SINGAPORE: The United States is not forcing Southeast Asia to choose between China and the US even as the world’s two biggest economies seek to compete with each other and as the US steps up its presence in the region.
“This is absolutely not either the US or China. Absolutely not,” stressed US Commerce Secretary Gina Raimondo in an exclusive face-to-face interview with CNA.
“My visit here, our commitment, it’s not, it isn’t really about China,” said Raimondo. Raimondo is on her first official trip to Asia from Nov 15 to Nov 18, spending a day in Japan, two days in Singapore, and a day in Malaysia.
Raimondo sat down for an interview with CNA in Singapore on Nov 16 – the same day as the first virtual summit between US President Joe Biden and China's President Xi Jinping.
The US commerce chief’s comments also come against a backdrop of increasingly close economic ties between the 10-member Southeast Asian bloc and China.
Last year, the Association of Southeast Nations (ASEAN) became China’s largest trading partner for the first time.
Referring to the Xi-Biden meeting, Raimondo echoed Biden’s message of “managed cooperation and managed competition” between US and China.
“Certainly, we will look to cooperate where we can, but also, we need to protect our national security interest and the national security of our allies.”
The US is seen by China and analysts to be engaging in steps to counter and contain China. The recent AUKUS nuclear-powered submarine deal between the US, UK, and Australia has been singled out as one such move.
Last week, Xi warned Asia-Pacific economies against a return to Cold War tensions.
But Raimondo argued that US diplomacy in the region is based on legacy rather than current geopolitical contests.
“America has had decades-long economic presence and military presence in the region. And, at the time of so much growth in the region and so much technological innovation in the region, the US wants to be ever more present in the Indo-Pacific to continue those partnerships,” she said.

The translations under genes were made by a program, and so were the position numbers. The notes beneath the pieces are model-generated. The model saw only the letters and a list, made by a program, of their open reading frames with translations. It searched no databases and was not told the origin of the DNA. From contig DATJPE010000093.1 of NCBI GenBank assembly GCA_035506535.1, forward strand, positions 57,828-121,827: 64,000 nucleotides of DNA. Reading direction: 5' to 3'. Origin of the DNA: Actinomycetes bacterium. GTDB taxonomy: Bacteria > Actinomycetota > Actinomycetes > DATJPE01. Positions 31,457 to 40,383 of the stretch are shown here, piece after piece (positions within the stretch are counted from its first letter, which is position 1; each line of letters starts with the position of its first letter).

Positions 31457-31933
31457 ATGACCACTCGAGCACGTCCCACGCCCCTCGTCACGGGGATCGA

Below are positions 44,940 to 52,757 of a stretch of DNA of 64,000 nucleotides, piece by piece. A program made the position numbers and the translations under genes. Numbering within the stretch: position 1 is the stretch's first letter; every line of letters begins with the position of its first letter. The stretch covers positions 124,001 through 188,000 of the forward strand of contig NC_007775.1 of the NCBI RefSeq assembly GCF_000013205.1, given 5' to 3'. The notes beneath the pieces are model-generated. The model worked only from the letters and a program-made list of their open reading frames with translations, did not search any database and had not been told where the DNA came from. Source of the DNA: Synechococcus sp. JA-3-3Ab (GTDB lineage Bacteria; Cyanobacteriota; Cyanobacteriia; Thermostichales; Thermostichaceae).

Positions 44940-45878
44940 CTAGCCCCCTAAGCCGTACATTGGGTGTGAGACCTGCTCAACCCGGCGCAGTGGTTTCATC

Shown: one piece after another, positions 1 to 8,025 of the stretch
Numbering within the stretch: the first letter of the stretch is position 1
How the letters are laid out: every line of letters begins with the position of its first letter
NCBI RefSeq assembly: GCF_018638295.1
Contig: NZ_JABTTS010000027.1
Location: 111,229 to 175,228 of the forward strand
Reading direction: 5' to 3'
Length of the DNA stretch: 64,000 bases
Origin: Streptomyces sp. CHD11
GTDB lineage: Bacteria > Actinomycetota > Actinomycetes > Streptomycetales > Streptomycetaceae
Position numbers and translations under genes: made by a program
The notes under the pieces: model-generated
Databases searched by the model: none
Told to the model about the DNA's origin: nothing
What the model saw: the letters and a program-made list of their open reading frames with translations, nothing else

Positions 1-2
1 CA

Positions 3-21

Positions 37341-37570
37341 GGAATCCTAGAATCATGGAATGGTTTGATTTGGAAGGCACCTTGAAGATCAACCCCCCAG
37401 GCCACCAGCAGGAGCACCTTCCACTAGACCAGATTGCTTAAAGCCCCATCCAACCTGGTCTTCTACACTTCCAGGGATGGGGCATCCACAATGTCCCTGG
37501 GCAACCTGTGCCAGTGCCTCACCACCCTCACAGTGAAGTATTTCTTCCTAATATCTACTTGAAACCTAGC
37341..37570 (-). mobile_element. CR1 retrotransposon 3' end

Last month, Biden promised up to US$102 million in new initiatives to expand the US-ASEAN Strategic Partnership, announcing the development of an Indo-Pacific economic framework that Washington said is aimed at fair and open trade and investment, but which some commentators argue is the US trying to regain lost economic and strategic ground in Asia.
In an implied swipe at the previous administration of former President Donald Trump, Raimondo acknowledged that America’s presence in the region has lagged in recent years: “I would say the past four years were a blip. For the past 50 years, we have had a strong presence.”
Raimondo's visit is the third time a US official at the Cabinet level or higher has visited Southeast Asia this year in quick succession – Vice President Kamala Harris visited in August, while Defense Secretary Lloyd J Austin III visited in July.
Raimondo said the US is looking to come roaring back into the region.
“I know the private sector in America is anxious to make more investments in Southeast Asia. We’re looking to make infrastructure investments in the region, cooperate on technology. So, it’s really as President Biden says, America is back and that is the message to the region.”